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Of Note From The Bilfinger Enforcement Action

This previous post went long and deep as to the Bilfinger enforcement action.  This post continues the analysis by highlighting additional notable issues.

Comprehensive “Core” Enforcement Action

The Bilfinger enforcement action of course was not a new action (although it is likely to be counted as such in FCPA Inc. statistics).

Rather, the enforcement action is directly related to several other previous enforcement actions and thus part of one “core” enforcement action.  As alluded to in the previous post, the core conduct at issue in the Bilfinger enforcement action – involving the Eastern Gas Gathering System (EGGS) project in Nigeria – has also been the focus, in whole or in part, in the following enforcement actions: Willbros Group (2008), James Tillery and Paul Novak (2008), Jason Steph (2007), and Jim Brown (2006).

This makes the “core” EGGS FCPA enforcement action stand out in terms of its comprehensive nature in that the action targeted two joint venture participants (Bilfinger and Willbros), Willbros employees (Tillery, Brown and Steph) and Willbros’s consultant (Novak).  Another FCPA enforcement action involving conduct in connection with the Bonny Island, Nigeria project was similarly broad in its scope (see here), but few FCPA enforcement actions are.

The question remains, why did it take approximately 5.5 years from the 2008 Willbros enforcement action for the Bilfinger enforcement action to occur?  After all, Bilfinger was mentioned in the Willbros enforcement action as “a German construction company, a subsidiary or affiliate of a multinational construction services company based in Mannheim, Germany.”

Repeat – FCPA Settlements Have Come a Long Way in a Short Amount of Time

This recent post highlighted how FCPA settlement amounts have come a long way in a short amount of time and posed the question – have FCPA settlement amounts increased … just because?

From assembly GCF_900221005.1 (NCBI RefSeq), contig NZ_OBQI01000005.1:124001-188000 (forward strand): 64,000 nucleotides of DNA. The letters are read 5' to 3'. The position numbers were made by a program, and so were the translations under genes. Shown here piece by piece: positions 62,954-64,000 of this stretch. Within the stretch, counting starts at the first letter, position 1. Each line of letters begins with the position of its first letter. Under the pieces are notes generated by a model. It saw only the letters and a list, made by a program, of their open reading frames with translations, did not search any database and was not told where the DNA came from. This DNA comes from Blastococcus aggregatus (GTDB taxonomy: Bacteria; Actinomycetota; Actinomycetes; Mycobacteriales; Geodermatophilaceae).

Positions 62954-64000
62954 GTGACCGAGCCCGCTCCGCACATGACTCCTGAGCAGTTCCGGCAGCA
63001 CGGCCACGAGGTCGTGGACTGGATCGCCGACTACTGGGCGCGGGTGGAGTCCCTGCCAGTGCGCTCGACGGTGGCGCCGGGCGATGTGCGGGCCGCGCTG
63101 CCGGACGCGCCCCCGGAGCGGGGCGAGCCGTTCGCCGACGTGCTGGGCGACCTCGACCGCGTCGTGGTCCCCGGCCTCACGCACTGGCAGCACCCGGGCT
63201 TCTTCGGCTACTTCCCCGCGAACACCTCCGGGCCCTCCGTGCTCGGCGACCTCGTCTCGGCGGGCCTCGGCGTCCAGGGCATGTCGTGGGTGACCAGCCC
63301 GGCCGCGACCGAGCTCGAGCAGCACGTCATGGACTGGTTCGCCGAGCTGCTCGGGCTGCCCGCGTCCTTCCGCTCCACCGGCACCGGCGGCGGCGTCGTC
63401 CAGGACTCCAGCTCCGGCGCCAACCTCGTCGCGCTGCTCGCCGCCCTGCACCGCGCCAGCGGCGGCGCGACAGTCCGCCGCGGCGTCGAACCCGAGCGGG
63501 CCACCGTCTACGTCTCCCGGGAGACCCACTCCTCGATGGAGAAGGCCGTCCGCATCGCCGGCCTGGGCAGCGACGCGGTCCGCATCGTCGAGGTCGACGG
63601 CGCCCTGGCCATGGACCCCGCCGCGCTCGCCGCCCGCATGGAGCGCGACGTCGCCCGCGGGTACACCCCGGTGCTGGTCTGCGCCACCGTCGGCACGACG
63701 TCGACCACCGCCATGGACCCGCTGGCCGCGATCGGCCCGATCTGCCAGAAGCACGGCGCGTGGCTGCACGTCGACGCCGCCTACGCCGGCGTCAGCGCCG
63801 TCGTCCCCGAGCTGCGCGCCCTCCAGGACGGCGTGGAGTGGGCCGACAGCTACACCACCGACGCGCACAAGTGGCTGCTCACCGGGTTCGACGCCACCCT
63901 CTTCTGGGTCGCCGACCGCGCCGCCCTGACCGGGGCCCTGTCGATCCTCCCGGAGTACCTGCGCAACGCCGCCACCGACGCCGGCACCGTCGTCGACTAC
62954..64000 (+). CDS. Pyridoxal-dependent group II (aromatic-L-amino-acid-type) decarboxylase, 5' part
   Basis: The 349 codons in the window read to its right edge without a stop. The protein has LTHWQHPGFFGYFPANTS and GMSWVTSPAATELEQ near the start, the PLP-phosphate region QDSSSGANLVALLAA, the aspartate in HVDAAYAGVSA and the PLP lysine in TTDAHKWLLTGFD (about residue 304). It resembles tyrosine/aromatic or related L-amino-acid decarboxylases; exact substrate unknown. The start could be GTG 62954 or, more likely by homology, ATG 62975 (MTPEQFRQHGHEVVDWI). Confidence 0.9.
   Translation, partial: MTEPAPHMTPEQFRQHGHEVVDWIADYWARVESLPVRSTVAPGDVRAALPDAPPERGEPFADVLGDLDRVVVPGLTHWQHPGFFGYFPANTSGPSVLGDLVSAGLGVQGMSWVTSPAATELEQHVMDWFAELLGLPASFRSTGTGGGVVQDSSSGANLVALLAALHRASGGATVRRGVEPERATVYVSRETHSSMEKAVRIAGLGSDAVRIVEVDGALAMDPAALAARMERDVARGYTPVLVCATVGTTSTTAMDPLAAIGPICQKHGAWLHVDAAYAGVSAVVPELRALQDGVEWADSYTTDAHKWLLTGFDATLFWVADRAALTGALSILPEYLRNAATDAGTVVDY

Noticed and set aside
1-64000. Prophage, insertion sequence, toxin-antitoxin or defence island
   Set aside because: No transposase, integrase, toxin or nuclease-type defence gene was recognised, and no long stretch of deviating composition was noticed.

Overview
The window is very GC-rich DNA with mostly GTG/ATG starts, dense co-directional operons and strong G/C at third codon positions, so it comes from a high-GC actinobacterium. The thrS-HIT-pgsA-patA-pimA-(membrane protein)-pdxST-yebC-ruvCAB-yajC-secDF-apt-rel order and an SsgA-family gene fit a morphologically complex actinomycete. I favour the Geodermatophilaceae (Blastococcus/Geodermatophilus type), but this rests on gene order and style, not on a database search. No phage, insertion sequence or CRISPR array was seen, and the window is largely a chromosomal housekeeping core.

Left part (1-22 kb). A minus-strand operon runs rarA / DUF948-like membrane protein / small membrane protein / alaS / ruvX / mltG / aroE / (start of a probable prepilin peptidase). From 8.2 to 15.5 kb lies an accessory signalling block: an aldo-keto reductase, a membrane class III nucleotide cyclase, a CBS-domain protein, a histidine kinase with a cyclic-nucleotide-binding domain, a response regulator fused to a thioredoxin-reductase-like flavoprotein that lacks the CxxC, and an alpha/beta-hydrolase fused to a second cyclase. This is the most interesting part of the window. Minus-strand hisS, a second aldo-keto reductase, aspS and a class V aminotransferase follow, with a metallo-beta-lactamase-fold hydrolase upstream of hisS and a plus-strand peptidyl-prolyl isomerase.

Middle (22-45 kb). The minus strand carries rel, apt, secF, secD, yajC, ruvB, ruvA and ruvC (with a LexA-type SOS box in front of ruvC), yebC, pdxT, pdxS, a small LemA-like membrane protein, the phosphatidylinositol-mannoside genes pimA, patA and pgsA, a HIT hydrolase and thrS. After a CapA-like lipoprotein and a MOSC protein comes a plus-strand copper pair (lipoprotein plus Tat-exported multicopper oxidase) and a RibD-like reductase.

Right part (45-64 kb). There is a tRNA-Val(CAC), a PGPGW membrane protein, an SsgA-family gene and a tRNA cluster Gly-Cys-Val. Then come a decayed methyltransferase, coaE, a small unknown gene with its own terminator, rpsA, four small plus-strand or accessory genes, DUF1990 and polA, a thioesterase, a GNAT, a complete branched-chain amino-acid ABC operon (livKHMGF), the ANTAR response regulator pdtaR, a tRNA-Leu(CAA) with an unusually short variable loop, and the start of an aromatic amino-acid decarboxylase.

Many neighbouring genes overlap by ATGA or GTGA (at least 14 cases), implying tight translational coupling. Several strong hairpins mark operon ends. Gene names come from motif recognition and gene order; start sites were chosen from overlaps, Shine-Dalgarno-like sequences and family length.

Consider that the Bilfinger and 2008 Willbros enforcement action involved the same EGGS project.

The DOJ’s DPA in Willbros does not set forth a detailed advisory Sentencing Guidelines calculation as is the norm in most current FCPA DPAs, including the Bilfinger DPA, but the DOJ settlement amount in Willbros was $22 million.  This $22 million settlement amount was in connection with not only the EGGS project, but also DOJ allegations that “certain Willbros employees based in South America agreed to make approximately $300,000 in corrupt payments to Ecuadoran government officials of the state-owned oil company PetroEcuador and its subsidiary, PetroComercial, to assist in obtaining the Santo Domingo project, which involved the rehabilitation of approximately sixteen kilometers of a gas pipeline in Ecuador, running from Santo Domingo to El Beaterio.”

The DOJ settlement amount in Bilfinger was $32 million and this action involved only the EGGS project.


As a foreign company, the FCPA’s anti-bribery provisions apply to Bilfinger only to the extent a “means or instrumentality of interstate commerce” is used in connection with a bribery scheme.  Of note, in the Bilfinger information, the “means and instrumentality” used to support one substantive FCPA anti-bribery charge was a “flight from Houston, TX, to Boston, MA to discuss promised bribe payments.”